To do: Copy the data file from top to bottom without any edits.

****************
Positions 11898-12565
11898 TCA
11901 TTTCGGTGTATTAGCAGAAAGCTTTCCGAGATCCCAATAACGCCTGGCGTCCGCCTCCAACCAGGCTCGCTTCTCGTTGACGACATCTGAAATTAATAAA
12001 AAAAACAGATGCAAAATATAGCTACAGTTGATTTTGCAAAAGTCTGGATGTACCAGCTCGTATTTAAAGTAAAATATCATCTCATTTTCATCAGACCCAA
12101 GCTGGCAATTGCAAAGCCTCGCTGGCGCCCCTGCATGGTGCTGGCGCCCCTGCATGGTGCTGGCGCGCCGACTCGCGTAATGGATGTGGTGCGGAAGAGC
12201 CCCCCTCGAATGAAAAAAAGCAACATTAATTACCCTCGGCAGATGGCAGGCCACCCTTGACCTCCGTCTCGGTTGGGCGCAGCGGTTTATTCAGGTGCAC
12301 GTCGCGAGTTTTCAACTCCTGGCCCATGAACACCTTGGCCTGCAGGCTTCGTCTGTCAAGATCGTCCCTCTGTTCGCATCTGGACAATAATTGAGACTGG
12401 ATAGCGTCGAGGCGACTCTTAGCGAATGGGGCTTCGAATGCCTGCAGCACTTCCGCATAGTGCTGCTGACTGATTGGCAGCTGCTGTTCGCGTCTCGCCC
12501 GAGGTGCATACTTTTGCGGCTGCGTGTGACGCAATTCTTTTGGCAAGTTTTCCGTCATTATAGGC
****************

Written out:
Positions 11898-12565
11898 TCA
11901 TTTCGGTGTATTAGCAGAAAGCTTTCCGAGATCCCAATAACGCCTGGCGTCCGCCTCCAACCAGGCTCGCTTCTCGTTGACGACATCTGAAATTAATAAA
12001 AAAAACAGATGCAAAATATAGCTACAGTTGATTTTGCAAAAGTCTGGATGTACCAGCTCGTATTTAAAGTAAAATATCATCTCATTTTCATCAGACCCAA
12101 GCTGGCAATTGCAAAGCCTCGCTGGCGCCCCTGCATGGTGCTGGCGCCCCTGCATGGTGCTGGCGCGCCGACTCGCGTAATGGATGTGGTGCGGAAGAGC
12201 CCCCCTCGAATGAAAAAAAGCAACATTAATTACCCTCGGCAGATGGCAGGCCACCCTTGACCTCCGTCTCGGTTGGGCGCAGCGGTTTATTCAGGTGCAC
12301 GTCGCGAGTTTTCAACTCCTGGCCCATGAACACCTTGGCCTGCAGGCTTCGTCTGTCAAGATCGTCCCTCTGTTCGCATCTGGACAATAATTGAGACTGG
12401 ATAGCGTCGAGGCGACTCTTAGCGAATGGGGCTTCGAATGCCTGCAGCACTTCCGCATAGTGCTGCTGACTGATTGGCAGCTGCTGTTCGCGTCTCGCCC
12501 GAGGTGCATACTTTTGCGGCTGCGTGTGACGCAATTCTTTTGGCAAGTTTTCCGTCATTATAGGC